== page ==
Adult learning methodology involves the involvement of both the adult learner as well as the instructor. While the learner is well versed with his goals and skill set, it is the instructor who needs to fulfill the educational gap by providing a detailed analysis on the benefits attached with adult learning. The role of an instructor is therefore vitally important while deciding the outcome of an adult learning session.
In case you are aspiring to be an instructor, you need to understand how adults learn. When compared to children and teens, adults have a different learning methodology, which needs to be learnt and then implemented by the teacher. Knowels (1990) was considered as the pioneer in the field of adult learning and has formulated a few characteristics which can be considered as the pillars of adult learning methodology. Adults are free living beings who can direct themselves. The teacher’s role while imparting learning skills to adults is that of a participant. They need to allow adults to complete their projects on their own accord.
They need to be taught through group leaderships and through the means of detailed presentations. Teachers need to act as facilitators and encourage adults to gain knowledge on their own accord rather than by supplying them with facts. Adults need to be presented with a chart, which in turn would be responsible to help them achieve their goals. A personal goal sheet is a suitable example. Adults can therefore be considered as autonomous and self governed towards their learning objectives.
Teachers need to understand that adults have amassed a pool of knowledge which in turn is based upon their life experiences, work related activities, their educational pursuits as well as family responsibilities. It is the duty of the teachers to use adult learning skill set to connect the experience of adults with the academic learning procedures. In order to achieve this goal, teachers need to understand the participant’s knowledge and experience and then relate it to the relevant topic. Adult learning theories and concepts need to be linked with the valuable experiences of the adult participants (Knowles, 1990).
Characteristics of the Adult Learners
As we have discussed above, adult learners are blessed with a fountain of knowledge and experience. Henceforth, teachers who are involved in the overall process of adult learning need to nurture that experience through the means of predetermined concepts and theories so as to further develop the learning skills of adult learners. Here, teachers act as mere participants and are very different in their approach when compared to the teaching methods adopted to educate high school children or kids.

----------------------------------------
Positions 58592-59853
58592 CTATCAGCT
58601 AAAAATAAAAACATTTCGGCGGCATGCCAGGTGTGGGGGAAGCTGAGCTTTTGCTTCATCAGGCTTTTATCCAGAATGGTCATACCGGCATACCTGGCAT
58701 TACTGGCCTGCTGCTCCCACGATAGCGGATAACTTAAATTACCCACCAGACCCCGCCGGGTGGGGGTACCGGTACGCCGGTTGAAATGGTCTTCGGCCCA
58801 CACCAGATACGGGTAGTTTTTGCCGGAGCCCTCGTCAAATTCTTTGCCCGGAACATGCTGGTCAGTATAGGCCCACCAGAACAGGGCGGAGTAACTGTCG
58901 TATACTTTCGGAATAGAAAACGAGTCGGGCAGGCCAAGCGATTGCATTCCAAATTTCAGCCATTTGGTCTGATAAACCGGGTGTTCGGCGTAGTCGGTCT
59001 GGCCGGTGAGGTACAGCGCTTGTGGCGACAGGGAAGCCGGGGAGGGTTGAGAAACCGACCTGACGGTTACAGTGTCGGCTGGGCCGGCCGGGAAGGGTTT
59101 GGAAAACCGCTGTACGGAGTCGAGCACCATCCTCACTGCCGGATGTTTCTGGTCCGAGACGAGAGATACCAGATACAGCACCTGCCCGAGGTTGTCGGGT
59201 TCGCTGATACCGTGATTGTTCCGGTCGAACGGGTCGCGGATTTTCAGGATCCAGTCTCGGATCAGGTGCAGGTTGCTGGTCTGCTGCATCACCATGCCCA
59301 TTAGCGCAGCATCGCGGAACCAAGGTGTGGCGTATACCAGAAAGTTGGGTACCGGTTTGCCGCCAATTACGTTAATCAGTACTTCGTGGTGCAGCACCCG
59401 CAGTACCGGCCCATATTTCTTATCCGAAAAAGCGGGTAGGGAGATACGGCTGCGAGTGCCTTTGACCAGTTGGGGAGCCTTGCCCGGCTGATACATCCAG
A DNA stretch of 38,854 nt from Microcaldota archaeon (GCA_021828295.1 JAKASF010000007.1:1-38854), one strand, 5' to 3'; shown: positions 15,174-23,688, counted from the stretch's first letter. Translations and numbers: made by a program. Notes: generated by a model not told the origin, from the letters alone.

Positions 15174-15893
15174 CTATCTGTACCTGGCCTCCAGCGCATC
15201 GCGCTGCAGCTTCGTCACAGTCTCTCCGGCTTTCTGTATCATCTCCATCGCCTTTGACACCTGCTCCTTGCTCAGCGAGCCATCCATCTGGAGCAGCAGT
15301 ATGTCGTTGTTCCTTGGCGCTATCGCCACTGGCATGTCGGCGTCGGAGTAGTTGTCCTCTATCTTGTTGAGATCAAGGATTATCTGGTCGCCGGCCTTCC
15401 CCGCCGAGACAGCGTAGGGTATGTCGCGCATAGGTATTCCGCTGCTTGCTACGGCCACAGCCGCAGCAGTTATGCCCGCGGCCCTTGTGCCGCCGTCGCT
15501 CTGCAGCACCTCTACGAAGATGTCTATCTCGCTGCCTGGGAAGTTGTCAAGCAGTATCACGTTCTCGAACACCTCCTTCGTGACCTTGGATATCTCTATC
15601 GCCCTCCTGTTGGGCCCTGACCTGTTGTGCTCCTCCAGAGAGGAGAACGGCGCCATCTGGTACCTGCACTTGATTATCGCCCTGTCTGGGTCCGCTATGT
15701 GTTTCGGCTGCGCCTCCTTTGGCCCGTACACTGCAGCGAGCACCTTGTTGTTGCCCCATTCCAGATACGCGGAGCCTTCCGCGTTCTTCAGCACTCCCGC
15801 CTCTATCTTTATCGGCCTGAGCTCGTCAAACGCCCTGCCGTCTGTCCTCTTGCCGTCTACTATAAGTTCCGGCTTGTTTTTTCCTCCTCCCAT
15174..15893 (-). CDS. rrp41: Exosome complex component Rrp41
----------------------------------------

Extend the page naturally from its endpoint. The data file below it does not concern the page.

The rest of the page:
Another characteristic of adults is that they are goal oriented in their approach. It is basically understood through various adult learning theories that adults are well aware of their futuristic goals even before they enroll for a specified adult learning module. A learning module which is organized and following a structured program, is always preferred by adult learners. The goals and objectives of the course need to be explained by the teachers in the early stages of the adult learning cession. Likewise, it is the duty of the teachers to instill confidence amongst the adult learner with regards to the effectiveness of the learning cession towards the achievements of adult goals.
Another characteristic of adult learning is that it is relevancy-oriented. Adults need a reason for learning something new. The learning needs to be of immense value for their personal or professional lives. Hence, it is the duty of the teachers to divulge the details of the adult learning course in the early stages of the class. Theories and concepts must be related with the desires and aspirations of the adult learners and hence, adult learners need to be allowed to choose a subject which is relevant to their goals and personal liking (Lieb, 1991).
Motivating Adult Learners to Enhance Their Skill Set